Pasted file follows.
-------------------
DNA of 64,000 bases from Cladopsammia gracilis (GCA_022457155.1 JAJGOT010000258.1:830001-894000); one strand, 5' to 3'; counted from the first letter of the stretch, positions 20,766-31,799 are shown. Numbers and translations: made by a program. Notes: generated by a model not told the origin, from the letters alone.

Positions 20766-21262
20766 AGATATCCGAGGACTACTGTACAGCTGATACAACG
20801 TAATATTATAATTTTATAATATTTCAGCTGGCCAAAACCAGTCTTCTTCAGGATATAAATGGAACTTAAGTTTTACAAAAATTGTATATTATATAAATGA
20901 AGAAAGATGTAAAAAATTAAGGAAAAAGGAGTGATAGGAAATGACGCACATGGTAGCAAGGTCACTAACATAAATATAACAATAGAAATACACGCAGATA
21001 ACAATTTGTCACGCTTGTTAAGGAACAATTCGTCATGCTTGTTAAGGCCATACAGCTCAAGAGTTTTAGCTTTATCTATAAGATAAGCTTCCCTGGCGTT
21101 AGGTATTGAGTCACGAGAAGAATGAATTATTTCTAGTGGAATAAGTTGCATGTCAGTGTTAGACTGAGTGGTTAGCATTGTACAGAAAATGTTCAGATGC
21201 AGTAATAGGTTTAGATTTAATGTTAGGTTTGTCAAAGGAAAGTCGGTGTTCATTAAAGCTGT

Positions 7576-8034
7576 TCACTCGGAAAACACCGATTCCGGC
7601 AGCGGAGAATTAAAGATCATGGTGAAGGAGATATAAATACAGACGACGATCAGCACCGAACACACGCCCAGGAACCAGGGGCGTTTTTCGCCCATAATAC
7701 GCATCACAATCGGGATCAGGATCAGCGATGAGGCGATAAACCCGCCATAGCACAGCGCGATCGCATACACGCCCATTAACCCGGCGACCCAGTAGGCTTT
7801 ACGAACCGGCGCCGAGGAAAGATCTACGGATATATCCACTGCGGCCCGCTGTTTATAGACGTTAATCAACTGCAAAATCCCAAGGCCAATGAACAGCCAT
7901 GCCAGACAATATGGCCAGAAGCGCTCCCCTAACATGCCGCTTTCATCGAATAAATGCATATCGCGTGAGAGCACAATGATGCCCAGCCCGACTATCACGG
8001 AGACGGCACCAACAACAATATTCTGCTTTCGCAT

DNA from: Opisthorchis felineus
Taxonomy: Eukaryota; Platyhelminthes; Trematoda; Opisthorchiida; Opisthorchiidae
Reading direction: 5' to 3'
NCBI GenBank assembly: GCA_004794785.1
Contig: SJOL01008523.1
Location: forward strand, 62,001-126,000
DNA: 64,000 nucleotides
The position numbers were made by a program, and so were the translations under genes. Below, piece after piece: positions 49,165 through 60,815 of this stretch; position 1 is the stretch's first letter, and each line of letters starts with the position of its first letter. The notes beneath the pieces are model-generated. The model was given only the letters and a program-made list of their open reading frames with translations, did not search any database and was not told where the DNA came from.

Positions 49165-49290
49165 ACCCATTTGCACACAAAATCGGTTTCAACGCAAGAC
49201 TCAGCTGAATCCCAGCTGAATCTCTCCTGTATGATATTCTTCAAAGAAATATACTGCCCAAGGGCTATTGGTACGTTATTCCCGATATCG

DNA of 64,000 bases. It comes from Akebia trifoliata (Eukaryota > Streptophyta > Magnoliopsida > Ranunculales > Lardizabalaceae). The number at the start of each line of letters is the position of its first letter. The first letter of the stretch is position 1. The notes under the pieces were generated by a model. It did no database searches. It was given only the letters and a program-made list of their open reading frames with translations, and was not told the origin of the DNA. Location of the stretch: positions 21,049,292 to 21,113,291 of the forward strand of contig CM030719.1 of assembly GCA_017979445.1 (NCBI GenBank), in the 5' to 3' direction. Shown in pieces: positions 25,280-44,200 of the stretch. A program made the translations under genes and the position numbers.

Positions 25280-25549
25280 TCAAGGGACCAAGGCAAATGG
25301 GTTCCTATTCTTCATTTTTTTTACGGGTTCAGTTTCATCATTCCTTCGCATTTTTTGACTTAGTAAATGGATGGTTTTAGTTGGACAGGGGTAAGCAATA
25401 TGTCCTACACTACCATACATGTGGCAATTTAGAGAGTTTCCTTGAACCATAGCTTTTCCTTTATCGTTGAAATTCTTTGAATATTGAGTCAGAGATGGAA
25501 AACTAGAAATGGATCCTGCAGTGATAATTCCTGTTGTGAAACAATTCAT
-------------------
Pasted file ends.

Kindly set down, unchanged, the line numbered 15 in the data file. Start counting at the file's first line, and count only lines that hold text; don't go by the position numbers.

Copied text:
8001 AGACGGCACCAACAACAATATTCTGCTTTCGCAT